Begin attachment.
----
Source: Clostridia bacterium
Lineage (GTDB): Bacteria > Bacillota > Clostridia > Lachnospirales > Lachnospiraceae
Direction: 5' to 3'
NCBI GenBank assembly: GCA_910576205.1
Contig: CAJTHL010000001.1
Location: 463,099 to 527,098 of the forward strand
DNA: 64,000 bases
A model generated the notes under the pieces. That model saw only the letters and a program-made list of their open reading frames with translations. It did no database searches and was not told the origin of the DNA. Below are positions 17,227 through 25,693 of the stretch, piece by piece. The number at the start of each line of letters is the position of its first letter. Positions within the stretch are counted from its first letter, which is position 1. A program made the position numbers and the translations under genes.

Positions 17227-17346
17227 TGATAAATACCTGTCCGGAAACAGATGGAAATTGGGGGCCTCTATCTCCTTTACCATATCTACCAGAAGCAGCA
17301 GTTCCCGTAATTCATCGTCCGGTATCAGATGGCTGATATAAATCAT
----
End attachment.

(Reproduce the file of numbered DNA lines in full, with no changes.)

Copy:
Source: Clostridia bacterium
Lineage (GTDB): Bacteria > Bacillota > Clostridia > Lachnospirales > Lachnospiraceae
Direction: 5' to 3'
NCBI GenBank assembly: GCA_910576205.1
Contig: CAJTHL010000001.1
Location: 463,099 to 527,098 of the forward strand
DNA: 64,000 bases
A model generated the notes under the pieces. That model saw only the letters and a program-made list of their open reading frames with translations. It did no database searches and was not told the origin of the DNA. Below are positions 17,227 through 25,693 of the stretch, piece by piece. The number at the start of each line of letters is the position of its first letter. Positions within the stretch are counted from its first letter, which is position 1. A program made the position numbers and the translations under genes.

Positions 17227-17346
17227 TGATAAATACCTGTCCGGAAACAGATGGAAATTGGGGGCCTCTATCTCCTTTACCATATCTACCAGAAGCAGCA
17301 GTTCCCGTAATTCATCGTCCGGTATCAGATGGCTGATATAAATCAT